Re: [OAUTH-WG] FW: Appsdir review of draft-ietf-oauth-v2-23 (Henry S. Thompson) Tue, 14 February 2012 17:10 UTC

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To: Justin Richer <>
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Subject: Re: [OAUTH-WG] FW: Appsdir review of draft-ietf-oauth-v2-23
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[Sigh, resending with corrected CC list]
Justin writes:

> [Henry wrote]:
>> Subject: Appsdir review of draft-ietf-oauth-v2-23
>> I have been selected as the Applications Area Directorate reviewer for
>> this draft (for background on appsdir, please see <a  rel="nofollow"
>> href=""></a>).
>> Please resolve these comments along with any other Last Call comments
>> you may receive. Please wait for direction from your document shepherd
>> or AD before posting a new version of the draft.
>> Document: draft-ietf-oauth-v2-23
>> Title: The OAuth 2.0 Authorization Protocol
>> Reviewer: Henry S. Thompson
>> Review Date: 2012-02-07
>> IETF Last Call Date: 2012-01-24
>> Summary: This draft is almost ready for publication as an Proposed
>>           Standard but has a few issues that should be fixed
>>           before publication
>> [Note - My expertise is in the areas of markup and architecture, with
>> only the average geek's understanding of security and cryptographic
>> technologies.  Any comments below on security issues are therefore of
>> the nature of general audience concerns, rather than technical
>> worries.]
>> Major Issues:
>>  The failure to require TLS here is worrying.  At the very
>> least I would expect a requirement that clients which do _not_ require
>> TLS MUST provide significant user feedback calling attention to this
>> -- by analogy, absence of a padlock does _not_ suffice. . .

> There are two bits going on here, and I think there's confusion
> again about this being a *client* controlled endpoint. First, not
> all callback redirects are remote HTTP URLs. A <a rel="nofollow"
> href="http://localhost/">http://localhost/</a> callback or an app://
> callback are going to be very common with installed clients, and in
> both of these cases TLS makes no sense to require. Second, and this
> is the reason spelled out in the text, you can't really expect all
> *clients* to use proper TLS on their redirects. If it's a remote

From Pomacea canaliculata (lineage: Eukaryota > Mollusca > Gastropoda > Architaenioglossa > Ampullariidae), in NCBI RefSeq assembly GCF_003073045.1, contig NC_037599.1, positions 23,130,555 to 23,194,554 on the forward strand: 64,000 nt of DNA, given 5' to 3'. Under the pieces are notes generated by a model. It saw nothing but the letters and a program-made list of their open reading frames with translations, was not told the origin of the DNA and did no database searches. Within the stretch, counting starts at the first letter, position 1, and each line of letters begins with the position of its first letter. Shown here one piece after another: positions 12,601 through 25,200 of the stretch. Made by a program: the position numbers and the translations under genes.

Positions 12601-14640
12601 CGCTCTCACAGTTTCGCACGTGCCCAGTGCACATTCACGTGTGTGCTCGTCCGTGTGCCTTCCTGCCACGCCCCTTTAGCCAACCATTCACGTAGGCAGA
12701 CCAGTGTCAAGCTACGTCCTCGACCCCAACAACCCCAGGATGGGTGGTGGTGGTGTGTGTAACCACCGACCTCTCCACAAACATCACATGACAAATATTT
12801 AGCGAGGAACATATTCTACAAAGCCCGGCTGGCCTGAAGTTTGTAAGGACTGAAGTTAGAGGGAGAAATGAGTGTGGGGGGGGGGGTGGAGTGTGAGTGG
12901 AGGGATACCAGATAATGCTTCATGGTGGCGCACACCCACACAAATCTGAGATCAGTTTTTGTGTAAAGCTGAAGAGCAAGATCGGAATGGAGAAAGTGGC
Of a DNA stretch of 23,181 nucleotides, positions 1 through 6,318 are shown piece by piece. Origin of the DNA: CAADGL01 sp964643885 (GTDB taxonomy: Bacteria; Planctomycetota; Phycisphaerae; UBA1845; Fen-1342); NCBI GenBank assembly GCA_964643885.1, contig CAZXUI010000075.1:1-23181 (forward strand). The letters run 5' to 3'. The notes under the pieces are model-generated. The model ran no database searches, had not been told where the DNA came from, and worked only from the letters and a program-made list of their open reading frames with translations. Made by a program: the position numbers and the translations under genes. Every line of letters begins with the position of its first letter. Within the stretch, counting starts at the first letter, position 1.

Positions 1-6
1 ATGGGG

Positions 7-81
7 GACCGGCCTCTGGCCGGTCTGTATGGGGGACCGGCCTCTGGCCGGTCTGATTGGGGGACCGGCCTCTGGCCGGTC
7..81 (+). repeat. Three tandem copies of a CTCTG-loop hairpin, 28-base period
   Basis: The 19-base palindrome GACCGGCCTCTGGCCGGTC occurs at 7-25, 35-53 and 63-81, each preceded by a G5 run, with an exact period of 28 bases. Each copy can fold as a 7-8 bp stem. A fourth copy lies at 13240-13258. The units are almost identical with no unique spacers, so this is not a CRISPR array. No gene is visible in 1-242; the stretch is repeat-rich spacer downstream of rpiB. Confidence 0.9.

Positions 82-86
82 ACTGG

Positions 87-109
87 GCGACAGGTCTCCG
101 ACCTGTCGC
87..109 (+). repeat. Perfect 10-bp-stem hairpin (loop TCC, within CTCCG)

> HTTP call, then it's likely a very Bad Idea to go over a plaintext
> socket, yes. But there are enough other cases where mandating it
> doesn't make sense.

> Suggestion: call out second non-HTTP use case here as well, perhaps
> stop calling it an &quot;endpoint&quot; to differentiate it from the
> server-side pieces.

OK, sounds like I didn't fully understand the context here.  Providing
the examples you give as motivation would help keep others from making
the same mistake. . .

>> [3].1.2.5  In a somewhat parallel case, I would expect this section to
>> at least explain why the SHOULD NOT is not a MUST NOT. Since in
>> practice the distinction between trusted and untrusted 3rd-party
>> scripting is difficult if not impossible to draw, as written the 2nd
>> para is effectively overriden by the third.

> Assuming this means

Yes, sorry.

> A MUST NOT is impossible to enforce here. You're telling people to
> not include jQuery in their JavaScript app. Truth is, any third
> party library that you include in your app could get access to the
> security bits whether it's on the callback page or not. I think it's
> appropriate to provide guidance for best practices here, and the
> MUST be first and SHOULD be only makes sense. People will get it
> wrong in spite of what the spec says here one way or another.

Hmmm.  Either I'm misreading the text, or I don't understand your
argument. . .  The existing "MUST NOT" para applies to untrusted js.
The second para. is nearly identical in terms of what it wants done,